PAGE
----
The VC-25 is used to usher the President of the United States and his staff on various journeys around the globe. The VC-25 is essentially a highly-modified Boeing 747-200B series model featuring state-of-the-art communications and air defense measures consistent with protecting a high ranking head of state. Two Boeing 747-200B's were converted to this VC-25 status and operate with tail numbers 28000 and 29000 respectively. Both aircraft are flown simultaneously for security and logistical reasons. It should be noted that this aircraft - or any USAF aircraft for that matter - is not officially designated as "Air Force One" until the president is onboard. John F. Kennedy's VC-137 was the first presidential aircraft to be popularly known as "Air Force One".
The idea of an aircraft dedicated to transporting the President of the United States began in 1944 with President Franklin Delano Roosevelt and the lovingly named "Sacred Cow" - a converted C-54 transport aircraft. President Harry S. Truman followed in his DC-6 Liftmaster series, this covering 1947 through 1953. President Dwight D. Eisenhower operated from the Columbine's II and III between 1953 and 1961. President John F. Kennedy traveled in his VC-137, a converted Boeing 707 model series.
Kennedy's VC-137 (tail number 26000) was based on a USAF C-137C model which in turn was based on the Boeing 707. This aircraft gained more significance in becoming the aircraft used to transport Kennedy's body back from Dallas, Texas in 1963. The aircraft served as the official office to which Vice President Lyndon B. Johnson was sworn in as the 36th President of the United States following Kennedy's assassination at the hands of Lee Harvey Oswald. Today, this very aircraft resides at the United States Air Force Museum in Dayton, Ohio. The aircraft exhibit details the event complete with text and pictures showing the swearing in and the area of the aft portion of the interior cabin modified to fit the coffin of John F. Kennedy for the trip back to Washington, D.C. Interestingly enough, the same aircraft transported the body of President Lyndon B. Johnson back to Texas for final rest. President Richard M. Nixon utilized VC-137 on his historic visits to China and the Soviet Union.
VC-25 (as VC-25A) arrived in 1990 with tail number 28000 (27000 served Nixon, Ford and Carter). Its first flight was in transporting President George Bush senior on September 6th 1990. The aircraft was officially introduced on December 8th, 1990. A second VC-25A (tail number 29000) was commissioned afterwards - introduced on December 23rd, 1990 - making up the full fleet of Air Force Ones on call. VC-25 with tail number 29000 was deployed for the first time on March 26th, 1991. These two VC-25's are still in operational service with the United States Air Force and they are intended to serve for quite some time longer.
The VC-25 differs from existing passenger Boeing 747's mostly in an internal way. The aircraft features a self-contained baggage loader, capability for in-flight refueling and front and rear "air-stairs". Additionally, cutting edge technology is spared at no expense in the navigation, real-time communications and electronic systems used throughout the design. The aircraft features a slew of anti-missile functionality that is held classified. The terrorist attacks of 9/11 furthered the communications capabilities of the design to a degree, evolving the VC-25 even further based on this "new world order". The interior furnishings are also consistent with the level of government and combine the comforts of a working office and the White House in a self-contained mobile platform.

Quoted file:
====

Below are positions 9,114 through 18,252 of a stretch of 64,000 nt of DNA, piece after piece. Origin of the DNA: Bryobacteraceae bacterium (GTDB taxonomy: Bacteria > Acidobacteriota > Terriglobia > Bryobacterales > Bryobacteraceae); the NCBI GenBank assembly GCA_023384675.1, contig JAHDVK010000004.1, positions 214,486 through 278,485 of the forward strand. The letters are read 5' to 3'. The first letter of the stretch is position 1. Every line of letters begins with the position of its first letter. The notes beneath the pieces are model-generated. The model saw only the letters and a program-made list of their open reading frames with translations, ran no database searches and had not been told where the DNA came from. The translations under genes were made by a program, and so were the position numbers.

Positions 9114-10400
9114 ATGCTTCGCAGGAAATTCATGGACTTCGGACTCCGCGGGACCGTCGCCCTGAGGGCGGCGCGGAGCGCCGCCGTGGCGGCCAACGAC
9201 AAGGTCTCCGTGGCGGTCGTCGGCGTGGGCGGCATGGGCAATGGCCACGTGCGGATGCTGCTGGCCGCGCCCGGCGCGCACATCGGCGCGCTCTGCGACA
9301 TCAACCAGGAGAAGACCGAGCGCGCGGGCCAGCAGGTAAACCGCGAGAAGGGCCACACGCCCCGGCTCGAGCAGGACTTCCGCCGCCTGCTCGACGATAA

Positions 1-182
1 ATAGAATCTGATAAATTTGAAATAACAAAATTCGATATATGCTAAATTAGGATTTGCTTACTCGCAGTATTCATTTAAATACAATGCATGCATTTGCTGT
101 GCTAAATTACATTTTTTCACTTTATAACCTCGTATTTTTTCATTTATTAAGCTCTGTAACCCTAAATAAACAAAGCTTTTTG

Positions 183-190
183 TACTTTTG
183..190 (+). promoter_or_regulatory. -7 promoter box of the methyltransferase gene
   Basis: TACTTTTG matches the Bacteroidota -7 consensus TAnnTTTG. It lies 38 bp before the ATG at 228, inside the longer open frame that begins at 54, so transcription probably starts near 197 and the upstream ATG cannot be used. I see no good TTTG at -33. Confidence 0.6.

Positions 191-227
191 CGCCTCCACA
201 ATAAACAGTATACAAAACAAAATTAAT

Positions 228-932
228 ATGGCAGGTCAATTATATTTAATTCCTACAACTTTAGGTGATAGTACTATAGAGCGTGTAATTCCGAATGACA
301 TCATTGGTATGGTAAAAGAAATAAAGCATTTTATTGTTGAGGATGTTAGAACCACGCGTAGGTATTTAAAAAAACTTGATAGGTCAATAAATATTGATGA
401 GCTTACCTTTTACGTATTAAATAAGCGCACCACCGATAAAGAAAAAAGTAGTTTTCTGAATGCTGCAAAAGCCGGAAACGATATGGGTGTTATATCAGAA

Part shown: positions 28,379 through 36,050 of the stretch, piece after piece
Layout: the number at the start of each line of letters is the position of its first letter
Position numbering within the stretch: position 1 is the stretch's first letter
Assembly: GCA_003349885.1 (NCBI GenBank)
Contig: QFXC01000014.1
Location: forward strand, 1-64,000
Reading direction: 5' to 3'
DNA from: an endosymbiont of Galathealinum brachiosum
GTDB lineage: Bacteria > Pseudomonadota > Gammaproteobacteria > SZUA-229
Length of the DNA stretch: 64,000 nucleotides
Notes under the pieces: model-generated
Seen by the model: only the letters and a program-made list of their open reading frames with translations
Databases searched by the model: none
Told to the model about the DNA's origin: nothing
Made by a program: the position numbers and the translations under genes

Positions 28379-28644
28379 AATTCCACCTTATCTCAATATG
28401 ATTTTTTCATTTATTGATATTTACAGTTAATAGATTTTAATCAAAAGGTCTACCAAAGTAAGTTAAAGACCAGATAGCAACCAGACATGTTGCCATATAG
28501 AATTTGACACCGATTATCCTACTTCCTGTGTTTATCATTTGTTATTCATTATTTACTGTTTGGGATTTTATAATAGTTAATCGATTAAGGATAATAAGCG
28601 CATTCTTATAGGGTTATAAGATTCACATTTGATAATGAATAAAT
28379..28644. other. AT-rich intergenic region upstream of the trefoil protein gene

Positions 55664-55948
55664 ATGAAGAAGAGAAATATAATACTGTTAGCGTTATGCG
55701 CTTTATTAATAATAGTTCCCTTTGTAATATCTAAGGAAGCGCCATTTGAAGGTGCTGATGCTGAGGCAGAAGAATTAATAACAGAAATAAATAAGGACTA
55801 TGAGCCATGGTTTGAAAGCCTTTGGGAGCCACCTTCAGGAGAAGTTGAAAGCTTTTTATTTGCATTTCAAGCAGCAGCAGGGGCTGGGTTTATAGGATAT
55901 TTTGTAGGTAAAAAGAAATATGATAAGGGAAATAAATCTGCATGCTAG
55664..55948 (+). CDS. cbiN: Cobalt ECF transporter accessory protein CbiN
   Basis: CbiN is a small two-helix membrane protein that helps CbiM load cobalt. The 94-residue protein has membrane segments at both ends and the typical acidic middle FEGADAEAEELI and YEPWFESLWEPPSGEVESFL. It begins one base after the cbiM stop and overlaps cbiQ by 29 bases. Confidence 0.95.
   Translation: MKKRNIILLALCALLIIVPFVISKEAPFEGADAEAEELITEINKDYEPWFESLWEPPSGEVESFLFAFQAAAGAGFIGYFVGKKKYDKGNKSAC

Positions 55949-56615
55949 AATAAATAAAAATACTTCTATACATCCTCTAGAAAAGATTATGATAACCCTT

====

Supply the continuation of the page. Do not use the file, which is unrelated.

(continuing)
The main galley can serve up to 100 persons at a given time while the crew has access to their own smaller galley as well as a lounge area. Passengers are also offered up six lavatories and full disabled access. Some 102 total passengers can be carried aboard with these consisting of a mix of guests, media personnel, security and Secret Service and presidential staffers.
The president has full access to his own in-flight office and the executive suite which contains the stateroom and comforts such as a shower, lavatory and dressing room. In addition, a conference room doubles as a dining room for family and close staff. Air Force One is also stocked with medical equipment to address minor injuries and situations.
Power for the VC-25 is supplied by four massive General Electric series CF6-80C2B1 engines delivering upwards of 56,700lbs of thrust each engine. The aircraft flies higher and faster than her commercial counterparts, yielding a top speed of 630 miles per hour and a ceiling of 45,100 feet. Range is also an important factor in a presidential transport and VC-25 does not disappoint, supplying an in-flight distance capability of up to 7,800 statute miles. With the in-flight refueling capability, this distance becomes essentially unlimited.
The pair of VC-25's are held in a special unmarked hanger at Andrews Air Force Base under intense security. The aircraft is thoroughly inspected, cleaned and waxed before every flight and must be ready at a moment's notice. Events on September 11th, 2001, exacerbated the need for the President to be in full communications with his people on the ground and the American people as well as add a defensive tool against any possible enemy attacks directly targeting the President. Pilots and crewmembers of Air Force One are carefully selected for their service to the president, a service that is deemed an honor to all with most holding their respective positions for years and even decades in some cases.